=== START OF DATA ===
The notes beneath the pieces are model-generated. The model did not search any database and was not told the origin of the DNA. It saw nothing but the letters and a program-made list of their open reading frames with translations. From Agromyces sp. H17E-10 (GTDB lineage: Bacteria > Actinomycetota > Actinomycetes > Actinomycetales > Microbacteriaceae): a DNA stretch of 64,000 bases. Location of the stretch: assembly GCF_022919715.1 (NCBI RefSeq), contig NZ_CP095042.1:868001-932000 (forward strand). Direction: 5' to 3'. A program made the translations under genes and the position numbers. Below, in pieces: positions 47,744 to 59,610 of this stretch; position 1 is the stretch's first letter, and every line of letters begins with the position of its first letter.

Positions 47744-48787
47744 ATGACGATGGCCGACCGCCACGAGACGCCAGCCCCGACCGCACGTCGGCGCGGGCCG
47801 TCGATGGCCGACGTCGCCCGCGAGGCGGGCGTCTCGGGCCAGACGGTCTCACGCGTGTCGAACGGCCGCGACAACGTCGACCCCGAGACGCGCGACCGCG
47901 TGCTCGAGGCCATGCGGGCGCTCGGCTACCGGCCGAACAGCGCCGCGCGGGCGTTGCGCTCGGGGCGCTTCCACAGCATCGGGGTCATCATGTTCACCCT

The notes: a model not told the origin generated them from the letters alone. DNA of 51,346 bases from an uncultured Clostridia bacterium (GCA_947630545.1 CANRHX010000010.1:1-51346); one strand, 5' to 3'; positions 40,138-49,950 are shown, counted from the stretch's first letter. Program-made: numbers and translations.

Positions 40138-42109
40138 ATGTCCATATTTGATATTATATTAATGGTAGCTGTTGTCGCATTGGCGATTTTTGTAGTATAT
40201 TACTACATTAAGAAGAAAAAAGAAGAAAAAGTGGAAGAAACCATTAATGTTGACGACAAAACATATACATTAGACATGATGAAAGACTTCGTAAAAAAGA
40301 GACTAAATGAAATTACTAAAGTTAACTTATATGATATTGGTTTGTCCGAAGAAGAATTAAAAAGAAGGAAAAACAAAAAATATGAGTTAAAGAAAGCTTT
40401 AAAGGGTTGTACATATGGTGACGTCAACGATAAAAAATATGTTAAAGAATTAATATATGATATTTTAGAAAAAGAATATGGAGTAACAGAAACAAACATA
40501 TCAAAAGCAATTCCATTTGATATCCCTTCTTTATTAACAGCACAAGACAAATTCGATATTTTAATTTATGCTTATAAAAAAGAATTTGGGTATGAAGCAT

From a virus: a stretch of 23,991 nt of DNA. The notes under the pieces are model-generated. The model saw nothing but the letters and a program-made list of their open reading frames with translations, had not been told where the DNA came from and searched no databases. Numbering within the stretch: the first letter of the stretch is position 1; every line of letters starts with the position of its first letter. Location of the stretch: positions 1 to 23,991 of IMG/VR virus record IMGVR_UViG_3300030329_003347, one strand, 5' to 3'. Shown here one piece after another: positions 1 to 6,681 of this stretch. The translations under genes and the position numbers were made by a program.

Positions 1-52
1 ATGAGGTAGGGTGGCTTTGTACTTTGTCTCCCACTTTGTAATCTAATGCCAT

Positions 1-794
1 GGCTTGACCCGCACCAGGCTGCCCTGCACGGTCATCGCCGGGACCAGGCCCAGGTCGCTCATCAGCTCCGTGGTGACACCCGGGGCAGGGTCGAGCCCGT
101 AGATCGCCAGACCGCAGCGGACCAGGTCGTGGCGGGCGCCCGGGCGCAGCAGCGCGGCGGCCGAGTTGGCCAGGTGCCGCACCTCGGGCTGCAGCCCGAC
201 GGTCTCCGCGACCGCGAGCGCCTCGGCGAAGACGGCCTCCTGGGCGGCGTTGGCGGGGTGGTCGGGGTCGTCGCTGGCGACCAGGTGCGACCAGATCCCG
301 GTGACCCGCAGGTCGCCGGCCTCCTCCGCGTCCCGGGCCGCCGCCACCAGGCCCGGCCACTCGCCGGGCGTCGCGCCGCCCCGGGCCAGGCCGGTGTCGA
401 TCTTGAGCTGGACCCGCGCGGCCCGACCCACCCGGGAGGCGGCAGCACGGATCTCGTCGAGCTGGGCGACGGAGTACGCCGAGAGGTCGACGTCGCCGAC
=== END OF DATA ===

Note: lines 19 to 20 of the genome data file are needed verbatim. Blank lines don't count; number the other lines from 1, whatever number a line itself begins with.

201 GGTCTCCGCGACCGCGAGCGCCTCGGCGAAGACGGCCTCCTGGGCGGCGTTGGCGGGGTGGTCGGGGTCGTCGCTGGCGACCAGGTGCGACCAGATCCCG
301 GTGACCCGCAGGTCGCCGGCCTCCTCCGCGTCCCGGGCCGCCGCCACCAGGCCCGGCCACTCGCCGGGCGTCGCGCCGCCCCGGGCCAGGCCGGTGTCGA